Obama tax breaks fail to prevent home sales from tumbling

Gautham Nagesh Contributor
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January was another tough month for the housing market with new home sales falling to an all-time low and existing home sales taking a dive. Combined with a dip in consumer sentiment, the numbers may renew concerns that the economic recovery has yet to reach Main St.

On Wednesday the Commerce Department announced that sales of new, single-family homes fell 11.2 percent from December to January to the lowest annual rate on record. Friday brought more bad news as the National Association of Realtors reported existing home sales fell 7.2 percent in January, the second-largest decrease on record after December’s 16.2 percent decline.

“It’s not good news,” said Lawrence Yun, chief economist for the real-estate industry lobbying group. “There is rising concern about the strength of the housing recovery.”

“This disappointing report highlights just how fragile the economic and housing recovery is right now, and the uncertainties that continue to weigh on consumers, particularly with regard to concerns about job security,” said Bob Jones, chairman of the National Association of Home Builders (NAHB) and a home builder from Bloomfield Hills, Mich.

Jones said that even with exceptionally favorable home buying conditions — including low interest rates and the federal home buyer tax credits — “many consumers simply weren’t confident enough to go forward with a new-home purchase in the beginning of this year.”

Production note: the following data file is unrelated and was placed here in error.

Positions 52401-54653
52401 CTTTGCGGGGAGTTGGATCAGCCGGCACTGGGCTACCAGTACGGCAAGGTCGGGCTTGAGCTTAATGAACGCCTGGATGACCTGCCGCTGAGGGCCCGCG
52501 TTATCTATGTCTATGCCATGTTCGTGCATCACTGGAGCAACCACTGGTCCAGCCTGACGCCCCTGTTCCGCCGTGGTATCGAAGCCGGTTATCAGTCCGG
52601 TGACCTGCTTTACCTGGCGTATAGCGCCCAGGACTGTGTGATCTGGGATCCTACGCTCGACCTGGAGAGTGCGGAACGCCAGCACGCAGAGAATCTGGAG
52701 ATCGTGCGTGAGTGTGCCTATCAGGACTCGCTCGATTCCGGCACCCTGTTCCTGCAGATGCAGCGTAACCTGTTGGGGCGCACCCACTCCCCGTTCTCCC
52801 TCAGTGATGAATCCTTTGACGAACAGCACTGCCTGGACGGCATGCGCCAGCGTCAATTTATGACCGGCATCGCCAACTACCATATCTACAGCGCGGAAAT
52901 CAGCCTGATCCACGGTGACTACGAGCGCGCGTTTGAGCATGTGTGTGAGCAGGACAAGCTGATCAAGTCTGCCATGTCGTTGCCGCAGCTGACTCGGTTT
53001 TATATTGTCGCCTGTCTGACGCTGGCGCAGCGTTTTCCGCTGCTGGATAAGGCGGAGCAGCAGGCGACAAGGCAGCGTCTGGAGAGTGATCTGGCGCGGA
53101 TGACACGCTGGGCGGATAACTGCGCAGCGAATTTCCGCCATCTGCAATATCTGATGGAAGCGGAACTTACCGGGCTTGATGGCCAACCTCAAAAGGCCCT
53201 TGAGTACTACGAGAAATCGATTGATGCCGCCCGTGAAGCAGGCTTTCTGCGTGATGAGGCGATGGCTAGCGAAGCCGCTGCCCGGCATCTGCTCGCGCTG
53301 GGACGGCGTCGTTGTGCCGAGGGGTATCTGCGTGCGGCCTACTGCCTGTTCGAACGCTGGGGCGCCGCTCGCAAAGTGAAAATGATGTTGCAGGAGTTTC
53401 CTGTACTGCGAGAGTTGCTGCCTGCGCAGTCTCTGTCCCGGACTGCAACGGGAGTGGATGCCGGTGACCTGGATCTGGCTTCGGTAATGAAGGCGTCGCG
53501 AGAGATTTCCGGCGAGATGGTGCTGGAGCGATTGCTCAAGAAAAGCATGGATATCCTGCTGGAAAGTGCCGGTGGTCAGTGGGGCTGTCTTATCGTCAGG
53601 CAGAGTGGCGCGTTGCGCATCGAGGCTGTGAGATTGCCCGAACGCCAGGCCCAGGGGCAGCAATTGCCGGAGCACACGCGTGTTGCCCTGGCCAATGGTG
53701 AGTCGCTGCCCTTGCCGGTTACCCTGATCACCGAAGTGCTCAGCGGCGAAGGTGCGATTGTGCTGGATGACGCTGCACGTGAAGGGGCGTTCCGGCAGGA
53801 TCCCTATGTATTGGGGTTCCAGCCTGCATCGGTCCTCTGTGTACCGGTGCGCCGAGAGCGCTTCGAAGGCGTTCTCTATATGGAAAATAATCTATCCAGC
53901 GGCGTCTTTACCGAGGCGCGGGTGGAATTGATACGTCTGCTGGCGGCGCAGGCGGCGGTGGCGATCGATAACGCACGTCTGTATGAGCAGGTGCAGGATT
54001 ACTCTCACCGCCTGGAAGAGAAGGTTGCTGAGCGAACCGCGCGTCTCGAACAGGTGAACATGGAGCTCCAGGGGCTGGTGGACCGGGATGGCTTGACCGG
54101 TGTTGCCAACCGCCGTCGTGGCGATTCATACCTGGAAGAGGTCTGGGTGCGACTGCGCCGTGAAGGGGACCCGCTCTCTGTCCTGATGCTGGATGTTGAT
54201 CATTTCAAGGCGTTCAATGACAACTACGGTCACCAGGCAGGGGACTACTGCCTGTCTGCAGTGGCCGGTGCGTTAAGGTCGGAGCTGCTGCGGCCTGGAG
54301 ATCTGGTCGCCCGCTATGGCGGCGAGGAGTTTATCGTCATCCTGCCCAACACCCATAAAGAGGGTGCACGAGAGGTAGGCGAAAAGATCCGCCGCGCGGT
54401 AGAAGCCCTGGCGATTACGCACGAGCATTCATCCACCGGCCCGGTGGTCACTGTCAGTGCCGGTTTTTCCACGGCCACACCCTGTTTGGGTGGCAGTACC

The numbers show that the $8,000 and $6,500 federal tax credits designed to spur home purchases have had little effect since November, when home sales reached their highest levels since 2007. Critics argued last year that the credits would only motivate people already planning to purchase a home to do so sooner, not create additional demand. NAHB chief economist David Crowe said he expects the credits to provide a boost before they expire in April.

“While the overall economic picture has brightened somewhat, these numbers indicate that the road to a housing and economic recovery remains very uncertain. Many Americans have yet to see much evidence of improvement first-hand, and are therefore reluctant to consider a home purchase,” Crowe said.

One other piece of downbeat economic news came out Friday: The University of Michigan’s consumer sentiment index fell from 74.4 to 73.6 in January. The markets were mixed in morning trading, dropping on the early news before rallying around mid-day.